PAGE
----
I also feel that, even though magnum rounds are powerful, they aren't medium bore rifles or shotguns. If I had as much time to plan my defense as the criminal has in planning my demise, I'd bring a shotgun. I mean, really. A shotgun is probably the absolute best defense against an attacker 100% of the time. The problem is that I can't just go walking down the street or driving in my car with a loaded shotgun. The drawback to any handgun practical enough for concealed carry is knock down power. That's why I train to just keep on shooting until they fall over. When in doubt, empty the magazine. At this point, what do you have to lose?
I always carry extra ammo. That's just good practice. Only a fool would carry enough ammo to drop a bad guy and then leave himself completely empty. However, when milliseconds count, you can't always count on being able to find cover and reload.
Enter the back-up gun; BUG for short. Ammo run dry? Don't have time to reload? Unholster the BUG and either keep their heads down or just keep a strong presence. Since most BUGs are usually pocket pistols anyway, it only makes sense to carry them. Okay, they aren't that powerful, but that's why it is a back-up gun.
Sometimes, carrying a big gun just isn't practical. So what do you do? Leave it in the car? Leave it home? That big powerful weapon doesn't do you any good unless you have it with you! A .22 in the pocket beats a .357 in the truck any day. Say, for instance, you are a church goer. Okay, carrying guns in the house of the lord is another can of worms completely (which I'll cover at a later time). You don't necessarily want your cannon because it doesn't conceal as well. In my case, my shirt is tucked in at church. Can't carry a gun on my hip because everyone would see it. The BUG hides in a pocket instead. No, it's not as powerful, but it does give that extra edge over the gun you just left in your car.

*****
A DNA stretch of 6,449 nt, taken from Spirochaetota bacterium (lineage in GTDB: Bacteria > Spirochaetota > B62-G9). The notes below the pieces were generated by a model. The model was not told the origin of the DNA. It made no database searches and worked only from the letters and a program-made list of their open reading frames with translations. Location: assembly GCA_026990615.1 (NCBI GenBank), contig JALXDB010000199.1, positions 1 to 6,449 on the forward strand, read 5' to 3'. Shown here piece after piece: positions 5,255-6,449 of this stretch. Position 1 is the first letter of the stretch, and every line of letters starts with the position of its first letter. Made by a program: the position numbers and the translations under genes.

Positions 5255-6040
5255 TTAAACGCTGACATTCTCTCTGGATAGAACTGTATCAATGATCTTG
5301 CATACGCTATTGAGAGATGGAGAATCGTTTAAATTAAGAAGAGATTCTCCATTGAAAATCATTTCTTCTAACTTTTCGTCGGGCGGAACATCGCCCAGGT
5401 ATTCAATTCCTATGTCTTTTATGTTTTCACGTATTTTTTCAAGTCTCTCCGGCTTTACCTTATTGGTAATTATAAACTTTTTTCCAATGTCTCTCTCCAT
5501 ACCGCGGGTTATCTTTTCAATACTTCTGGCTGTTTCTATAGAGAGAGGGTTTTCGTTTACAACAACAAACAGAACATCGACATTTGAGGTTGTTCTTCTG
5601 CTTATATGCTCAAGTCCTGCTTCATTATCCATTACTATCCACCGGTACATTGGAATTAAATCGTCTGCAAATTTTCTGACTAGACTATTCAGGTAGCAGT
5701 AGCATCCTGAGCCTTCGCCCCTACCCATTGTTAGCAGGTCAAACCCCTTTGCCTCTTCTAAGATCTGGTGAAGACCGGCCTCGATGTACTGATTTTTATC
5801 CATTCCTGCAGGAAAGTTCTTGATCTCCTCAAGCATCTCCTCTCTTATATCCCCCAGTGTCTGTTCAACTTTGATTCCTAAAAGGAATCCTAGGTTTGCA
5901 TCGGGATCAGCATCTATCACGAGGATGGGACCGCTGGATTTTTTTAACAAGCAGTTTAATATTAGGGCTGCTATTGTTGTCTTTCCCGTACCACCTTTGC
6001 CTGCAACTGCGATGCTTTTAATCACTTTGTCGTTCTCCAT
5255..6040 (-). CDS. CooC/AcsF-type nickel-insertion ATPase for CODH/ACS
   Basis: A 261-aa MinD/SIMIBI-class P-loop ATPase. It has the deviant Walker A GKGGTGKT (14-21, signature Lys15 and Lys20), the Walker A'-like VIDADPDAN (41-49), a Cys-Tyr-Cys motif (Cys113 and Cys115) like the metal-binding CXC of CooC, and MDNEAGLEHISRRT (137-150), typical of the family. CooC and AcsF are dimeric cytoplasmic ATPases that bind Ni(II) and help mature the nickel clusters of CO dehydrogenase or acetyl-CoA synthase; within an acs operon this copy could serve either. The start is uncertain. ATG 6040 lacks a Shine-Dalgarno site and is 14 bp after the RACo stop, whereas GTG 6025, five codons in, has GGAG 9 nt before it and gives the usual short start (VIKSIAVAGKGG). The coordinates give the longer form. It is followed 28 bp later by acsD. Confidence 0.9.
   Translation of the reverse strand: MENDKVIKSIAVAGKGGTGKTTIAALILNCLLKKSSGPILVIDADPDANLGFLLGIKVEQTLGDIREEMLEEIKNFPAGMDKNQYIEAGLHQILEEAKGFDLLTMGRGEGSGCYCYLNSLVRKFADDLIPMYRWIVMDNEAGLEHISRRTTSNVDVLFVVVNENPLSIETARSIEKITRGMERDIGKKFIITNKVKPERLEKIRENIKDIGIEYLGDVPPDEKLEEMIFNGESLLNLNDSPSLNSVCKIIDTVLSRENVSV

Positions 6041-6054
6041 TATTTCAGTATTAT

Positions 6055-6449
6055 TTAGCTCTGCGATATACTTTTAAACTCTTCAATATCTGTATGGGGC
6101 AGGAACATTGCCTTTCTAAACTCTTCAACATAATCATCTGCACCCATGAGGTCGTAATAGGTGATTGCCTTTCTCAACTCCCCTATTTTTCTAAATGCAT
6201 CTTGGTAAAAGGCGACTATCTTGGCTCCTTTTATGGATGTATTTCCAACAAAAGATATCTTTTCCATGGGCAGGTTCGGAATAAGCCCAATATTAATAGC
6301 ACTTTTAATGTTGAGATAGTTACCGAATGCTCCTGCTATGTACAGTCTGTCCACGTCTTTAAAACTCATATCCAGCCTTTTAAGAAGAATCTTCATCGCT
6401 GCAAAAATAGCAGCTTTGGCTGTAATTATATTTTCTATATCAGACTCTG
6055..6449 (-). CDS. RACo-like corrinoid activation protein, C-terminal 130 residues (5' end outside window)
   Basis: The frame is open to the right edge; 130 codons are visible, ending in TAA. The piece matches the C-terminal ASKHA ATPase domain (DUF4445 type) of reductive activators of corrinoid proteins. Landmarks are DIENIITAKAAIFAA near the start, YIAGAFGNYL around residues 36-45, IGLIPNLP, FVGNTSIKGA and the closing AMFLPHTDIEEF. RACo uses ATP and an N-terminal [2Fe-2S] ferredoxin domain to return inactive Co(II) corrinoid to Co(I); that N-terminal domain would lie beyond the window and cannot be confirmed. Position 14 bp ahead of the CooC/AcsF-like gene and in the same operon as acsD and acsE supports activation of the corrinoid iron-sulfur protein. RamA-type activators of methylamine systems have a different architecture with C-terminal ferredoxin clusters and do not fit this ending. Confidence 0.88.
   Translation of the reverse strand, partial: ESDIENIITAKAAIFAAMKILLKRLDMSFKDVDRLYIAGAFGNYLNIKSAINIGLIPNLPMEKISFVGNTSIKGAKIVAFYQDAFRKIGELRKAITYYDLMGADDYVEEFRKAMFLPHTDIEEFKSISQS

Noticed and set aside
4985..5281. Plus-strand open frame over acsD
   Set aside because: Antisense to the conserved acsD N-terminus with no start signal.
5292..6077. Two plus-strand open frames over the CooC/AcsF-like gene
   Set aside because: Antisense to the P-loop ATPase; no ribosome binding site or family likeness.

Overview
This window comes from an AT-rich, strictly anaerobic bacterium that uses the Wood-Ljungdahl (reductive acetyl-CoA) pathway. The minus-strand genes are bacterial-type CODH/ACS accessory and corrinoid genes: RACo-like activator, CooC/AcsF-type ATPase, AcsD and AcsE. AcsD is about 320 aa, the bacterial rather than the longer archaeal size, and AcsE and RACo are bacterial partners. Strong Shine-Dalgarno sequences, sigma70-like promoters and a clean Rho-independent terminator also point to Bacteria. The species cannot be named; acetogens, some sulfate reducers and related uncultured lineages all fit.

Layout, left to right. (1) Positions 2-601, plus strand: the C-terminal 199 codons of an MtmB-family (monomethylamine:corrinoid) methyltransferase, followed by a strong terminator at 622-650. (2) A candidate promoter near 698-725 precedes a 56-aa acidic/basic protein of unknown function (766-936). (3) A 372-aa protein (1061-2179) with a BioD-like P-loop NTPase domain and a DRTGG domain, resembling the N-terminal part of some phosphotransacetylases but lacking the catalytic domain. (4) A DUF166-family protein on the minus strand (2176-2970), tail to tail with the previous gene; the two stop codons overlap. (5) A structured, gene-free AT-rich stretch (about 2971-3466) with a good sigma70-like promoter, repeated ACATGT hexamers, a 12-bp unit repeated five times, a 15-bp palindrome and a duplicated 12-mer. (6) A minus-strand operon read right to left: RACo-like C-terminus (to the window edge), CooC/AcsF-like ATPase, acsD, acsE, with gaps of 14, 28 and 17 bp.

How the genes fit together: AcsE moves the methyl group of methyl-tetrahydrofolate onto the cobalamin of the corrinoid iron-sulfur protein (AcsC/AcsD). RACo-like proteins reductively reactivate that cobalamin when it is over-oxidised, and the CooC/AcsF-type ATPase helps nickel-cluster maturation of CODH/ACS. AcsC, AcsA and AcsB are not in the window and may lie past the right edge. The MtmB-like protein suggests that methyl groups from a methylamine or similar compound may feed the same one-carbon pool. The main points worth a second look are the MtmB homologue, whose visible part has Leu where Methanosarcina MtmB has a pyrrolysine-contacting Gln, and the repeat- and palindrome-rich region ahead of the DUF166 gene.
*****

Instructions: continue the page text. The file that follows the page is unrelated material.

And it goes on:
Another consideration is the summertime. Around here, I can get away with wearing my light vest over my t-shirt, no problem. But if the shorts come out, the vest goes away, and the sandles are chosen in favor of boots, my concealed carry options just went away with all the layers of clothes. A small pocket gun in the shorts beats the gun you had to leave home due to wardrobe issues.
To this end, I think it is prudent for me to find a pocket gun that will fit the bill exactly as needed. I don't want something that is chambered for .22 LR because that's just a little too weak for my tastes. Something in .380 or higher is more like it.